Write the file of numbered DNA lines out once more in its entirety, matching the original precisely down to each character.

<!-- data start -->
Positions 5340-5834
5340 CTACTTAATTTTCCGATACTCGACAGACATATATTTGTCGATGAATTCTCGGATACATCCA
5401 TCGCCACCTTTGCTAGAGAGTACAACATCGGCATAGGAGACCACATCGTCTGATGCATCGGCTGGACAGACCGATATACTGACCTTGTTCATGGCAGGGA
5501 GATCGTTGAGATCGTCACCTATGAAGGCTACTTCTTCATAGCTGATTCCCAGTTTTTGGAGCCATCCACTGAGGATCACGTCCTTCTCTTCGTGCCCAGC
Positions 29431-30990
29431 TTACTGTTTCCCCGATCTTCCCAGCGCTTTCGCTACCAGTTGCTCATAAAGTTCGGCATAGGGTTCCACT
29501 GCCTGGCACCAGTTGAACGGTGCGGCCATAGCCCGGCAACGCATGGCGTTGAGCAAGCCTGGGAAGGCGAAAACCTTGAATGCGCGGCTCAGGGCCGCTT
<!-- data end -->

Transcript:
Positions 5340-5834
5340 CTACTTAATTTTCCGATACTCGACAGACATATATTTGTCGATGAATTCTCGGATACATCCA
5401 TCGCCACCTTTGCTAGAGAGTACAACATCGGCATAGGAGACCACATCGTCTGATGCATCGGCTGGACAGACCGATATACTGACCTTGTTCATGGCAGGGA
5501 GATCGTTGAGATCGTCACCTATGAAGGCTACTTCTTCATAGCTGATTCCCAGTTTTTGGAGCCATCCACTGAGGATCACGTCCTTCTCTTCGTGCCCAGC
Positions 29431-30990
29431 TTACTGTTTCCCCGATCTTCCCAGCGCTTTCGCTACCAGTTGCTCATAAAGTTCGGCATAGGGTTCCACT
29501 GCCTGGCACCAGTTGAACGGTGCGGCCATAGCCCGGCAACGCATGGCGTTGAGCAAGCCTGGGAAGGCGAAAACCTTGAATGCGCGGCTCAGGGCCGCTT